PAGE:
«Updated on 28 July 2015 Foreword This document has been produced by the Department for Work and Pensions (DWP) to provide guidance for providers ...»
2.12. Requests for Supplementary Advice 2.12.1. Case Managers may make requests for supplementary advice at any stage in the decision-making process. The supplementary advice option will be used where the report overall is fit for purpose but there is a need for some aspects to be clarified further.
2.12.2. If a report is not capable of comprehensively providing advice to the Department (e.g. due to a lack of clarity, legibility, impartiality, or there is inconsistency in the advice) then the report is not fit for purpose and will be sent for rework rather than a request sent for supplementary advice. For more information on rework see section 4.6.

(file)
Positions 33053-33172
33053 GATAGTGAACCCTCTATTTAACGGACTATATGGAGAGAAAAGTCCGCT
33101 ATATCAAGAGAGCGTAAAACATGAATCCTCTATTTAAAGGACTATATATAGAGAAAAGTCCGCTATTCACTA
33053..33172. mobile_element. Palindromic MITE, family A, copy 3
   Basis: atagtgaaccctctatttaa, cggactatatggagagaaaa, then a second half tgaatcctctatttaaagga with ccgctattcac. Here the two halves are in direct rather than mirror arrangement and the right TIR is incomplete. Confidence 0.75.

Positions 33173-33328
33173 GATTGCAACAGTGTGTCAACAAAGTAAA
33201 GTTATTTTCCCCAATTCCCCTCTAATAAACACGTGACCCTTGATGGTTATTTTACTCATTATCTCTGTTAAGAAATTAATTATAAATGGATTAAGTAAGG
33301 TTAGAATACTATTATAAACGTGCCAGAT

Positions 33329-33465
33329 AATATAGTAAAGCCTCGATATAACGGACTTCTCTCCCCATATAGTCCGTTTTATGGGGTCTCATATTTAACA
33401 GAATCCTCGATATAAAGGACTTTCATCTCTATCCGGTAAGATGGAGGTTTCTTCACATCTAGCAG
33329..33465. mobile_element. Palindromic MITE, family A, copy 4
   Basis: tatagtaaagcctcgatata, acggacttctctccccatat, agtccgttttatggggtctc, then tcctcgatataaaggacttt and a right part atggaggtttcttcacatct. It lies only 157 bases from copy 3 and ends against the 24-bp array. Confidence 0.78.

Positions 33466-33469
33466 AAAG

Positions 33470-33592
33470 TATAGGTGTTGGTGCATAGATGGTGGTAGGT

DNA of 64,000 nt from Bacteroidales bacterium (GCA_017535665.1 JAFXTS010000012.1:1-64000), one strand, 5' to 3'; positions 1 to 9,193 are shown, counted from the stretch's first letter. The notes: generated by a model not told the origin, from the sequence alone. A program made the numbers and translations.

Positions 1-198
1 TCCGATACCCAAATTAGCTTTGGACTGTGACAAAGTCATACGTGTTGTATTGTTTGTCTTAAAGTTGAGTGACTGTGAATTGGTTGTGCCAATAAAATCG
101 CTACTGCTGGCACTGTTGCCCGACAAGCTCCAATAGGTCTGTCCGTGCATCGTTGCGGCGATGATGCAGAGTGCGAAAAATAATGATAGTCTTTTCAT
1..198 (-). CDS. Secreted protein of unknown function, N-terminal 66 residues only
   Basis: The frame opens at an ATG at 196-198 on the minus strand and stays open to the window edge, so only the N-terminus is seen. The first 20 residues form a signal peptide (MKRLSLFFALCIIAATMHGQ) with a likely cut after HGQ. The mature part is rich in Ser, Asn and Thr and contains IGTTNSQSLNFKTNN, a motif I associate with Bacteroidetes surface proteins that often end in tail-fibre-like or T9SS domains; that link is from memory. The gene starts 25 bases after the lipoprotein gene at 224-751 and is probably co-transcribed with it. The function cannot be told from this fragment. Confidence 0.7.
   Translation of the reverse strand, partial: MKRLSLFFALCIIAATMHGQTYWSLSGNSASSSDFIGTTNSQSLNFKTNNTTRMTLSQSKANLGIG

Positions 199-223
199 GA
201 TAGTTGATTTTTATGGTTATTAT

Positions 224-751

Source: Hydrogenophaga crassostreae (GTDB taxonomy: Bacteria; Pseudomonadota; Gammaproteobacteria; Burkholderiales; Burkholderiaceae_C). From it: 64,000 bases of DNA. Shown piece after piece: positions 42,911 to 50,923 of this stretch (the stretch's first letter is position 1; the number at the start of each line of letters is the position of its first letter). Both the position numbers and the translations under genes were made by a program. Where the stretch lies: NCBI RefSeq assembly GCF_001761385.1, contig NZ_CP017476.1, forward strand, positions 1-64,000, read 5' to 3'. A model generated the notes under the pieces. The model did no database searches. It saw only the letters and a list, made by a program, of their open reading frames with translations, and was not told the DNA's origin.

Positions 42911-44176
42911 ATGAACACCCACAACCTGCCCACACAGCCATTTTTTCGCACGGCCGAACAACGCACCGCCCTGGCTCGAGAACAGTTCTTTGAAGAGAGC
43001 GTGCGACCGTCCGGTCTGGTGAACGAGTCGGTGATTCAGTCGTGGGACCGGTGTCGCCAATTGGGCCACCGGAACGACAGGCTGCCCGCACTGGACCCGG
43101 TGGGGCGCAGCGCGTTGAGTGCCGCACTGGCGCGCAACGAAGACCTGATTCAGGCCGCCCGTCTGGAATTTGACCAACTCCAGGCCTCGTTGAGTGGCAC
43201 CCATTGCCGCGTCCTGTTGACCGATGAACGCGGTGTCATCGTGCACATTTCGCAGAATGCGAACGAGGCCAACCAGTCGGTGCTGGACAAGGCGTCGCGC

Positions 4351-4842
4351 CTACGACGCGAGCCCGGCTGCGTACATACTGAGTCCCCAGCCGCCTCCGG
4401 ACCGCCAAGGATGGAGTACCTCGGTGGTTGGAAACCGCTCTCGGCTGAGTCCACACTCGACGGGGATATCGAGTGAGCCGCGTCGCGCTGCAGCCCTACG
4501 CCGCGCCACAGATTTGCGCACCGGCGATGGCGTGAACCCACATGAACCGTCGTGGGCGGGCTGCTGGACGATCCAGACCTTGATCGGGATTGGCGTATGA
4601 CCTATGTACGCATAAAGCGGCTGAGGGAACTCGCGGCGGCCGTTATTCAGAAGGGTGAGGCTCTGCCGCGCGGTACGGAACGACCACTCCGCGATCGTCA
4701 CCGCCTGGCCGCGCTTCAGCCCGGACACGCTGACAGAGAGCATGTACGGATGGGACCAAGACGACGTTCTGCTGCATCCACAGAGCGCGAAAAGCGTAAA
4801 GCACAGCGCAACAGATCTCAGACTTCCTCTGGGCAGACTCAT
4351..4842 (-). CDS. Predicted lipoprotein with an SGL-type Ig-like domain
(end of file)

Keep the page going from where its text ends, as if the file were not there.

2.12.3. Reasons for supplementary advice might be (but are not limited to):
2.12.4. Supplementary advice may also be requested for a reconsideration where the claimant challenges a decision made about entitlement to PIP, or for the early revision of a decision as part of the appeals process. The case manager will re-examine the facts of the case, the law and any other issues which applied when the decision was made. The purpose of the reconsideration is to try and resolve disputes without the need for appeal. The HP may be asked for advice on further evidence from the claimant and may request further evidence before providing advice to DWP.